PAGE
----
By Erinn Connor
The number of deaths from the 2009 H1N1 flu pandemic may be up to 10 times higher than the World Health Organization's official count, according to a new study in PLOS Medicine.
Based on data from 26 countries, research led by George Washington University School of Public Health estimates that the flu virus was responsible for up to 203,000 deaths, compared to the 18,449 deaths reported by WHO.
The WHO numbers only consist of laboratory-confirmed deaths from H1N1, but the study authors noted the actual number is much higher because most people infected with the virus never got an H1N1 test. More notable is that researchers found that an estimated 62 to 85 percent of those who died were younger than 65 years old. Typically, most flu-related deaths are among the elderly, as they often have other chronic conditions that make them more susceptible to complications.
"This study confirms that the H1N1 virus killed many more people globally than originally believed," said lead author Lone Simonsen, PhD, a research professor in the department of global health at the George Washington University School of Public Health and Health Services. "We also found that the mortality burden of this pandemic fell most heavily on younger people and those living in certain parts of the Americas."
Researchers examined weekly virology data from WHO and mortality data from 21 countries that account for about 35 percent of the world's population. They used this to approximate the number of respiratory deaths (which often happens when H1N1 gets into the lungs and causes pneumonia) in each country, and used a formula to project the results across the globe.
Despite the high numbers, this outbreak pales in comparison to the 1918 flu pandemic, which killed approximately 50 million people, or 1 to 2 percent of the world's population. Still, the 2009 and 1918 flu have something in common: They both affected younger, healthier people more than the elderly or those with weakened immune systems, who are typically hit the hardest by the flu.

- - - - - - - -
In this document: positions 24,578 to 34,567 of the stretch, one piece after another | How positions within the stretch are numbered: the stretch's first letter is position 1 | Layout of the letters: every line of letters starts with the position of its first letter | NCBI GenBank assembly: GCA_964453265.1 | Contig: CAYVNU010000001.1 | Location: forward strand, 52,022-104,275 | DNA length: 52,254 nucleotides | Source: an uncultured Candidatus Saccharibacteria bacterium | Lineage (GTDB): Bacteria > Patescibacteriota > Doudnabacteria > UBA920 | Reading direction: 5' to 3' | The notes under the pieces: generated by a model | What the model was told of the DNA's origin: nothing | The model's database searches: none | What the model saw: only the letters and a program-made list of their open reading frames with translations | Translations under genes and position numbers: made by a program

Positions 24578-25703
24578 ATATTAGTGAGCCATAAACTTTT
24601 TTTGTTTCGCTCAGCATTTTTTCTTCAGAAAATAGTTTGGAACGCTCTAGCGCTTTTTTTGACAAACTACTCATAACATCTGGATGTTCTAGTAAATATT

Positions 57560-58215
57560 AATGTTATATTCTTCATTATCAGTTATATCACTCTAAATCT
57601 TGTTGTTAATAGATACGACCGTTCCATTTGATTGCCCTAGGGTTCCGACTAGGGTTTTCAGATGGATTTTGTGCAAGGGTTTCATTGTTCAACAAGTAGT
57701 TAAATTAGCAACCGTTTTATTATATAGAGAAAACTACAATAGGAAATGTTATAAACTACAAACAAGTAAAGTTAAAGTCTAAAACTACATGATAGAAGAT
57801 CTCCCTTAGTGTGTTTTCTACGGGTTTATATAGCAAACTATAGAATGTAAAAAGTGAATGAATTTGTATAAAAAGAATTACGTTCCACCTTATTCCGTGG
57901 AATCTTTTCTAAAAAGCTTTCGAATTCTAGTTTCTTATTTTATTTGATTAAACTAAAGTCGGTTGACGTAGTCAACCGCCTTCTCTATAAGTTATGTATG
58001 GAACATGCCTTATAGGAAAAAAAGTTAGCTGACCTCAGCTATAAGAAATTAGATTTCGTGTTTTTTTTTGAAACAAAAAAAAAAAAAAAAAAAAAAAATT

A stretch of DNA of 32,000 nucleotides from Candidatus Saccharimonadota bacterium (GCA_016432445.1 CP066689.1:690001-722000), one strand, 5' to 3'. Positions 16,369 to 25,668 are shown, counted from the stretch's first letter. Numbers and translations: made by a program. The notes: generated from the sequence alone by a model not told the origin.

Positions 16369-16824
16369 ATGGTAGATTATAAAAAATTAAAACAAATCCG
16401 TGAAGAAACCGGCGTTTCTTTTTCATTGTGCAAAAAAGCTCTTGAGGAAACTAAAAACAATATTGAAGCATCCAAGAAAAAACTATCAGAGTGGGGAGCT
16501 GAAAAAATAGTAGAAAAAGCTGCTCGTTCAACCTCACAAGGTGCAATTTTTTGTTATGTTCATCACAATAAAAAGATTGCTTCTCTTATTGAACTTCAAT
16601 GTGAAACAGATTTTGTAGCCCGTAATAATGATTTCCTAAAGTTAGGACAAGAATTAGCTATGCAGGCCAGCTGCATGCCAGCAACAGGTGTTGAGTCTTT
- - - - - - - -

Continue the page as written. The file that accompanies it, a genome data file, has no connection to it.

While the exact reason H1N1 affected mainly younger people is unknown, one possible explanation could be the lack of antibodies for H1N1.
The H1N1 strain was first found in the United States in April 2009 (it originated in Mexico), and had never been previously identified in humans or animals, according to the U.S. Centers for Disease Control and Prevention. The genes of the virus were related to the swine-lineage H1N1, thus giving it the name "swine flu." But because it was a previously undetected strain in humans, people have few antibodies to it like other flu strains and those in the seasonal flu vaccine provided no protection.
"Previous immunity can help protect people during seasonal flu outbreaks," said Catherine Troisi, PhD, an infectious disease epidemiologist at the University of Texas School of Public Health. "But the antibodies in the seasonal flu vaccine wouldn't protect anyone from H1N1."
Getting the flu death numbers right plays an important role in getting the public to take a potential pandemic seriously. The U.S. government declared a public health emergency in late April, and a global pandemic was declared by WHO in early June. Collecting data on flu outbreaks and reporting it to public health officials ensures that there is enough supply of vaccines, medications, and other protection equipment around the globe.
"Unless you've had the flu, people don't get that it's not just a bad cold," Troisi said. "If you're telling people, 'Yes, a lot of people were infected and we had this many deaths,' it helps people keep their guard up in the future. The problem is if public health is doing their job and the outbreak isn't a huge disaster, then people say they were overreacting."
The study noted the death numbers reported by WHO were only laboratory-confirmed cases. Most people with the flu aren't tested for specific strains of the flu. Troisi said a quick test at your primary care doctor's office is just to confirm if you have a flu virus, not what kind it is, as the antiviral treatment is the same no matter the strain.
In the case of H1N1 in America, the CDC developed a test for that strain quickly, but it was only recorded if a sample was sent to a CDC lab. Eventually state health departments were able to confirm the strain as well, but still not every flu case was recorded.
Despite the number discrepancy, the H1N1 pandemic helped prepare public officials on responding to future flu outbreaks on local, national and global levels. But it likely won't help in preventing the next pandemic.
"The response was quick unlike the response to SARS," Troisi said. "The vaccine came out in the fall just a few months after the initial outbreak. But as far as prevention goes, we know it's going to be coming from animals, and we could be doing a better job of monitoring what's likely to come."
"2009 H1N1 Flu Killed 10 Times More People Than Official Estimates" originally appeared on Everyday Health.